Union Budgets and the equity market have a close-knit relationship. The market tracks the Budget sentiment, before and after—both positive and negative—and sways accordingly. However, in a recent report from Morgan Stanley India, equity strategists Ridham Desai and Sheela Rathi say that the impact of the Budget on the market has been on a secular decline.

Desai and Rathi point to the market’s performance history, suggesting that the Budget’s influence on short-term market performance is declining. “But expectations (as measured by pre-Budget performance) are still important in determining what the market does after the Budget,” the duo noted.

Budget day volatility has more than halved in the last 28
years
Budget day volatility has more than halved in the last 28 years
Image : Source: RIMES, Morgan Stanley Research

They backed their ‘zero-sum game’ claim with data. “The past 28 Budgets’ data show that when the market is up before the Budget, there is an 83% probability of the market falling 30 days after the Budget and a 75% probability of the market falling 15 days post the Budget,” they noted.

Long-term absolute performance around budget days
Long-term absolute performance around budget days
Image : Source: RIMES, Morgan Stanley Research

On a broader context, relative to emerging markets (EMs), if the market is up before the Budget, it underperforms four out of five times 30 days after the Budget, and it has a probability of 66.7% of underperforming 15 days after the Budget. Similarly, if the market underperforms EMs in the 30 days before the Budget, there is a more than 40% probability that it will outperform EMs after the Budget.

Looking at the past seven National Democratic Alliance (NDA) government Budgets (including the interim Budget of February 2019), Desai and Rathi highlighted that the market has been down in 30 days before the Budget on an absolute basis in four cases. And, it has been down on three of these four occasions 30 days after the Budget. “On a relative basis, India has underperformed in six of the seven cases 30 days before the Budget and in five out of seven cases 30 days after the Budget,” the duo wrote. “This year, India is tracking higher on an absolute basis and at par on a relative basis so far in January.”

Even while the Budget-market relationship is fading, as the volatility has been declining over the past 28 Budgets, Desai and Rathi said that market participants will have to deal with a fair amount of volatility on Budget day. The duo organised their expectations for policy action affecting equity markets into three categories: one, transferring resources from the public sector to the private sector; two, improving terms of trade; and three, fostering stability and growth of the financial system.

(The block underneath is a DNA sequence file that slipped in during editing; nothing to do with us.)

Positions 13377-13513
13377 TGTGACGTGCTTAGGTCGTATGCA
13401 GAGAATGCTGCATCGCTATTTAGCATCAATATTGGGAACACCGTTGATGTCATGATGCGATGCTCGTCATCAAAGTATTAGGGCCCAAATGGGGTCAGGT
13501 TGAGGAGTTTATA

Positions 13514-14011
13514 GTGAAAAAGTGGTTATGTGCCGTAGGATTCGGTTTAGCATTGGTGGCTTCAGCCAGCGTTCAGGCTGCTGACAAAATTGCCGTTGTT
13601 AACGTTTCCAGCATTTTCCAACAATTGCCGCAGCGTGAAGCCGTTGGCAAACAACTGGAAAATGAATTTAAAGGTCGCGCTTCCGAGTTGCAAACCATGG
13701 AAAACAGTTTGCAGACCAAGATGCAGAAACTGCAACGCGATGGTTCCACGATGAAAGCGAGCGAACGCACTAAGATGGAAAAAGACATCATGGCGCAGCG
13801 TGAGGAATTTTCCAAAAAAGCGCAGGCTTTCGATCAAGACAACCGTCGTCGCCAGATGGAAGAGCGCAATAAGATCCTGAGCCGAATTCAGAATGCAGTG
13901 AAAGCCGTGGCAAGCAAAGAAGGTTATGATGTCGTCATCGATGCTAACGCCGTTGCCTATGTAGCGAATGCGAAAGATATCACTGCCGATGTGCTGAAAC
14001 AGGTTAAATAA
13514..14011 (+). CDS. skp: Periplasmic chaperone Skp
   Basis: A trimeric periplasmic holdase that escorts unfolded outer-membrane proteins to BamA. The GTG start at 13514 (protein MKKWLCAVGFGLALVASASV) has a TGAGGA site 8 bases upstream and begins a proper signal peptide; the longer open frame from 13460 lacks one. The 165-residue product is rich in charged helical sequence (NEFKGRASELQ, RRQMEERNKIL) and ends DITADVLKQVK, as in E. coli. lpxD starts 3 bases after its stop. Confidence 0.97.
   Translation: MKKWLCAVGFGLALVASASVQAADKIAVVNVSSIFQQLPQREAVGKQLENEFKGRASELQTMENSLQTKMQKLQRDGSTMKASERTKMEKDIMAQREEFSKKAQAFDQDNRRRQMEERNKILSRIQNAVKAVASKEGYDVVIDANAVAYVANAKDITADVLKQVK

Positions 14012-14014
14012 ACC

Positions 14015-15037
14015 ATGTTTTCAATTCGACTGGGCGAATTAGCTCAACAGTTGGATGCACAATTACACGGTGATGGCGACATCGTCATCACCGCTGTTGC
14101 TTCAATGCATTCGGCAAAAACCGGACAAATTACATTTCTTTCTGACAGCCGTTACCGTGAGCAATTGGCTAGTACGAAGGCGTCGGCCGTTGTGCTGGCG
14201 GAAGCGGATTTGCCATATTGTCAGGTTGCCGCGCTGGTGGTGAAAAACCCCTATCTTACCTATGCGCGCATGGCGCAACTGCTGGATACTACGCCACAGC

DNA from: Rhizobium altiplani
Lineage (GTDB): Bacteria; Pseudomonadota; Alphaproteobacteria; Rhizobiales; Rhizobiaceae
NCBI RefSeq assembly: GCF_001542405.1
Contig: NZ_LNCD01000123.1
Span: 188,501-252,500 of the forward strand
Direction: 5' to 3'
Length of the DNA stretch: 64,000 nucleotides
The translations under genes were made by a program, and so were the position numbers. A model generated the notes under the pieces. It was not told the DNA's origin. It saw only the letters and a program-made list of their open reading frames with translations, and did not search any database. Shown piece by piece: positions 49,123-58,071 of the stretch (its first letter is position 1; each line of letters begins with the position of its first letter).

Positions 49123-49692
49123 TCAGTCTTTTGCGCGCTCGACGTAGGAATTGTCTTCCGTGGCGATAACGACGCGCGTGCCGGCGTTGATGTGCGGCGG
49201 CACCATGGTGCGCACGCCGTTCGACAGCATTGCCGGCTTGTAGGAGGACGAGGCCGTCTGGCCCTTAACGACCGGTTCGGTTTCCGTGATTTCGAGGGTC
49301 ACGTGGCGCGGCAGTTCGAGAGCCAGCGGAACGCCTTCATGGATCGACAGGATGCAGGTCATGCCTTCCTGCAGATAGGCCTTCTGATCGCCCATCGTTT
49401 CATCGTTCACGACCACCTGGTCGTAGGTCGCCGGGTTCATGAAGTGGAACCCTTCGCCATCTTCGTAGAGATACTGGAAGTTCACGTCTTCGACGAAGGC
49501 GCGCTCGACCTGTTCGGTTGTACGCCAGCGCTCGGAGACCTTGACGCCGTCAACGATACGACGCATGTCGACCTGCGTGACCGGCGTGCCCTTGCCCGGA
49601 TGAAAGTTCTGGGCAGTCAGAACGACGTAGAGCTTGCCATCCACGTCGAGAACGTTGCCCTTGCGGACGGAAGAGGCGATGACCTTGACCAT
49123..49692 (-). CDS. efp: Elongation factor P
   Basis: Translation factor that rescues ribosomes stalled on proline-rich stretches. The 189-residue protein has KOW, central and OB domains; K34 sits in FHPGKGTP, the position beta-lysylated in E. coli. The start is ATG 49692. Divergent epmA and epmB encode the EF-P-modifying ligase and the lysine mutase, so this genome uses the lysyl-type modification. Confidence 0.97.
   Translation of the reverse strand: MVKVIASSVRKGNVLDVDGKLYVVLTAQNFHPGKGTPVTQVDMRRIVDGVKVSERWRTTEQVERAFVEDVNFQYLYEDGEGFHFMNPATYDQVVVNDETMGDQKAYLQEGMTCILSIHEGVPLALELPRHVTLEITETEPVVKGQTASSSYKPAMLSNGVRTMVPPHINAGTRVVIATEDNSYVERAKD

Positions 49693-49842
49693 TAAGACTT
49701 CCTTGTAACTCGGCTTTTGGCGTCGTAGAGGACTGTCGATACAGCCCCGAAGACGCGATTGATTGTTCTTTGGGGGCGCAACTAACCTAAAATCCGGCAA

From the stock market perspective, the duo, in the coming Budget would keep a close watch on government spending on infrastructure, housing, water, and farmer cash transfers, apart from the fiscal deficit target.

Additionally, they would look for rationalisation of direct taxes, like a cut in personal tax, removal of long-term capital gains tax for all classes of investors, removal of dividend distribution tax, and extension of the low corporate tax rate for new investments in the services sector.

The scale of privatisation would be another area to look at, as this would demonstrate the government’s desire to undertake structural change as well as reduce supply in the market. And action on interest rates will be a welcome move, where linking small saving rates to repo rates should help bank deposit growth in the long run.

Consistent gainers and losers on budget day
Consistent gainers and losers on budget day
Image : Source: RIMES, Morgan Stanley Research

When it comes to stocks, both Desai and Rathi are positive on domestic cyclical mid-cap value stocks. The duo analysed the performance of the S&P BSE 100 constituents for the past seven Budgets and noted a group of stocks which appear to be consistent gainers or losers on the Budget day.

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